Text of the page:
What adventure have they had before landing on your plate?
Updated: Jul 2
What adventure have they had before landing on your plate? Have you ever stopped to think about where your fruit and vegetables come from? How they reach your plate? Have you ever wondered how they grow, what climate they grow in, in which season they are at their best?
Some say that we are all creatures of habit – would you agree?‘I like chopped banana on my cereal’ or ‘blueberries in my yoghurt’, or ‘cucumber sticks in my packed lunch’. Young Climate Warriors need to be brave and adventurous. To help cut our carbon emissions we need to eat ‘seasonally’ when we can – this means maybe replacing the imported blueberries or bananas with British strawberries, blackberries or even gooseberries (how adventurous are you - have you tried them?)– or learning to like spinach and courgettes that grow really easily in the UK summer, instead of cucumbers that prefer growing in a warmer climate.
Your challenge this week is to work out the countries of origin of the fruit and vegetables you eat this week, and then ask your parent / carer if you could try to eat more local, seasonal produce.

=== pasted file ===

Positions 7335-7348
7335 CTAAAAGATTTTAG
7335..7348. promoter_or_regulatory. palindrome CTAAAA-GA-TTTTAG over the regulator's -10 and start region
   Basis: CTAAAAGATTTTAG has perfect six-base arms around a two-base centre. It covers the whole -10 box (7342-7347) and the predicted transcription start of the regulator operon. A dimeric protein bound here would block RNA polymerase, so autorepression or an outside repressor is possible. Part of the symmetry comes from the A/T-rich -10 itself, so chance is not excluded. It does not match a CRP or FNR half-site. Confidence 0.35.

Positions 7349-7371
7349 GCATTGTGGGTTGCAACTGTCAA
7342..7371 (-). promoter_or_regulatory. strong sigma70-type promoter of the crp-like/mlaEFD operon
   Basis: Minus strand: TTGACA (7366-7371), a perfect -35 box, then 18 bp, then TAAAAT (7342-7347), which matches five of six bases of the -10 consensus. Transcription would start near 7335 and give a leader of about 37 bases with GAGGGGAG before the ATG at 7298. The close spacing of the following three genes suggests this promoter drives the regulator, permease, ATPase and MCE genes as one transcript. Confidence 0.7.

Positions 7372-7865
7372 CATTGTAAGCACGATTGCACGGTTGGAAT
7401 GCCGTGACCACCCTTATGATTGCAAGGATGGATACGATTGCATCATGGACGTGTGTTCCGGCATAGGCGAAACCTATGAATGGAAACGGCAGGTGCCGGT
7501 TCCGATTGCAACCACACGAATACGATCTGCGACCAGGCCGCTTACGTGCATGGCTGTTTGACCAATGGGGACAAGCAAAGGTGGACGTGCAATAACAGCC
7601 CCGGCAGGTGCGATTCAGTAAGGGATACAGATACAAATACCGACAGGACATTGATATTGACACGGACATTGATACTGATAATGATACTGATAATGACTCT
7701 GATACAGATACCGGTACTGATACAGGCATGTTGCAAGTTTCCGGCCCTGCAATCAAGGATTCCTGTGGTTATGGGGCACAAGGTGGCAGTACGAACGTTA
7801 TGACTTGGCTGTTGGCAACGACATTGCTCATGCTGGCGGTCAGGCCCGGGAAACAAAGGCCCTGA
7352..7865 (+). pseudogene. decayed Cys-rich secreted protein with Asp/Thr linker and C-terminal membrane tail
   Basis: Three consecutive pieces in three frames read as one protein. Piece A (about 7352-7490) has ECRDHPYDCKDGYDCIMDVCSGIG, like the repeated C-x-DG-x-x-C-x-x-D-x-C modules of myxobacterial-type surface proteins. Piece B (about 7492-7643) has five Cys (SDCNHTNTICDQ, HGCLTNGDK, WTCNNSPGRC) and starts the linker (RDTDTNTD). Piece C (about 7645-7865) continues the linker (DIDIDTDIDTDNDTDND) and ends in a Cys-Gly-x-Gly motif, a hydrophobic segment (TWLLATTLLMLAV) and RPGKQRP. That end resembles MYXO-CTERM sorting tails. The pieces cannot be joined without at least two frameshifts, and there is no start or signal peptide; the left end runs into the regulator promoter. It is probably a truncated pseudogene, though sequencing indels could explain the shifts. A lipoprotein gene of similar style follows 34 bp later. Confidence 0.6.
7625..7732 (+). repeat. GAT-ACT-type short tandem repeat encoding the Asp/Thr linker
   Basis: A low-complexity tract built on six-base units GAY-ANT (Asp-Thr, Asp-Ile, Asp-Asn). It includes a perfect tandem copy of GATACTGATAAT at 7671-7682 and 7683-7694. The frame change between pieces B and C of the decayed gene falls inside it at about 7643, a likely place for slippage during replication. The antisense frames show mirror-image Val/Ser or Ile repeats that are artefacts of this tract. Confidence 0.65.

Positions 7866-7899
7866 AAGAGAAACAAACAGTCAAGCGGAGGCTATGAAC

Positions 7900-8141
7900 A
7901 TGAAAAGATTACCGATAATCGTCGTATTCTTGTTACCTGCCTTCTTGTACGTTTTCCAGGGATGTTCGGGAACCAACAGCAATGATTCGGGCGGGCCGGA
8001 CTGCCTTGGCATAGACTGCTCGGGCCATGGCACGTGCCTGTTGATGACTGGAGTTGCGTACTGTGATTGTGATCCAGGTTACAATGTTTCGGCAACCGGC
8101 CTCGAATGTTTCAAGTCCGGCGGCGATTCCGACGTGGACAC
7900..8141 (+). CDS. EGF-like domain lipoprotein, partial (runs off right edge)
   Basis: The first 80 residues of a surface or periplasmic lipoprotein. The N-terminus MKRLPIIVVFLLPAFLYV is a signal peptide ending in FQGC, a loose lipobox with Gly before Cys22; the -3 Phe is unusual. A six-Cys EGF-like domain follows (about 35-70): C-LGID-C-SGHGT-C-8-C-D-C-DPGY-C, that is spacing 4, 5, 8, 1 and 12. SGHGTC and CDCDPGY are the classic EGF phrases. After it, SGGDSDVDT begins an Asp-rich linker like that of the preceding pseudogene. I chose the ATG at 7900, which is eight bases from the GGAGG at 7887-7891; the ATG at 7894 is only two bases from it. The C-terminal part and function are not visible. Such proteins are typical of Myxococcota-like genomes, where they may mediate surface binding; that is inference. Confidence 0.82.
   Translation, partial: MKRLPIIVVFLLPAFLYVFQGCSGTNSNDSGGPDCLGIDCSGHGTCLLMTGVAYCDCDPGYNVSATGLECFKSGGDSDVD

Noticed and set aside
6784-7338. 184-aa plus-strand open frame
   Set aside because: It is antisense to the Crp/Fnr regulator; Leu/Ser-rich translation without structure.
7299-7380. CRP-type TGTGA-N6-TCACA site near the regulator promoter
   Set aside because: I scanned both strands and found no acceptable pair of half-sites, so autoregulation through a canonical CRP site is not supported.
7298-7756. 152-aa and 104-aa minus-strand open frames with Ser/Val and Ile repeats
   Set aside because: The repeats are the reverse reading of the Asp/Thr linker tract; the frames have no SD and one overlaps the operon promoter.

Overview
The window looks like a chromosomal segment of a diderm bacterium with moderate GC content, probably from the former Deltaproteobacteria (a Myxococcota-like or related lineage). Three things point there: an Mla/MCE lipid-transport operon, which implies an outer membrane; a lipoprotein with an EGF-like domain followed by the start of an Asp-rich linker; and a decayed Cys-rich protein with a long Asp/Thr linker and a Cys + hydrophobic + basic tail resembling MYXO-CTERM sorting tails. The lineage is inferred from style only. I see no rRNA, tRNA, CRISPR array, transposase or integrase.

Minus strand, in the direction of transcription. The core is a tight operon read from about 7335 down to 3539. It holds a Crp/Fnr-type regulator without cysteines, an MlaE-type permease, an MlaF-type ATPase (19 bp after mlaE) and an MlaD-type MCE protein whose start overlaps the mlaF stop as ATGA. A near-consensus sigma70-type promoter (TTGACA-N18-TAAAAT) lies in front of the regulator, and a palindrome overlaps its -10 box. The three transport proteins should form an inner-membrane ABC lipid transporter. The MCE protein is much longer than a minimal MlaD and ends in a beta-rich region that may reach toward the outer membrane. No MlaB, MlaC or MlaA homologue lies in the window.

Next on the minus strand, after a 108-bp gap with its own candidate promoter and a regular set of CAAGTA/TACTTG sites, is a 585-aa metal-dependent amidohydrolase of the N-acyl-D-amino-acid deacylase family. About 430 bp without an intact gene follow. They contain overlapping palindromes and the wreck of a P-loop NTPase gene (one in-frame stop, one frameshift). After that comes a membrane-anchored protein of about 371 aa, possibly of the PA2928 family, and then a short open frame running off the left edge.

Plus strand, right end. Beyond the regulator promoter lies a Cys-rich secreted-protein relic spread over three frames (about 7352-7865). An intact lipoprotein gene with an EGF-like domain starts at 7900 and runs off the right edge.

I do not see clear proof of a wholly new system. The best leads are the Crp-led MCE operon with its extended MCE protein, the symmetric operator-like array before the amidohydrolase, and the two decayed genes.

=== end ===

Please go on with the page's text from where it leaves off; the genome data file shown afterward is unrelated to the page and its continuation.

Don’t forget to let your voice be heard by HITTING THE RED BUTTON when you’ve completed the challenge – an ‘I am a Young Climate Warrior’ badge will be making its way to you towards the end of term via your school (as long as you’ve told us which school you go to).
What do you know about food miles? Food miles relate to how far food has travelled to reach your plate – but they are only one part of the carbon footprint story. There are times when food from further afield may have a lower carbon footprint than food grown locally – depending on the carbon emissions related to the cultivation, storage and processing required. The use of heated greenhouses, high levels of fertilizers or pesticides, farm machinery, cold storage containers and packaging can substantially increase a product’s carbon footprint. What is however definitely the case is eating local produce when it is in season will help you lower your carbon footprint – and seasonal food that doesn’t have to travel far will be fresher, probably tastier, and have a higher nutritional content!
Wondering which vegetables are ‘in season’ in the UK in June – how many of these can you eat over the next few weeks? Asparagus, broad beans, broccoli, courgettes, fennel, french beans, lettuce and salad leaves, pak choi, peas, radishes, rocket, runner beans, spinach, watercress, wild nettles. For a comprehensive list of seasonal fruit and vegetables – you could look at http://eattheseasons.co.uk/june.php or you might prefer a much simpler picture version produced by Foodafactoflife.
Remember to HIT THE RED BUTTON when you have completed this challenge!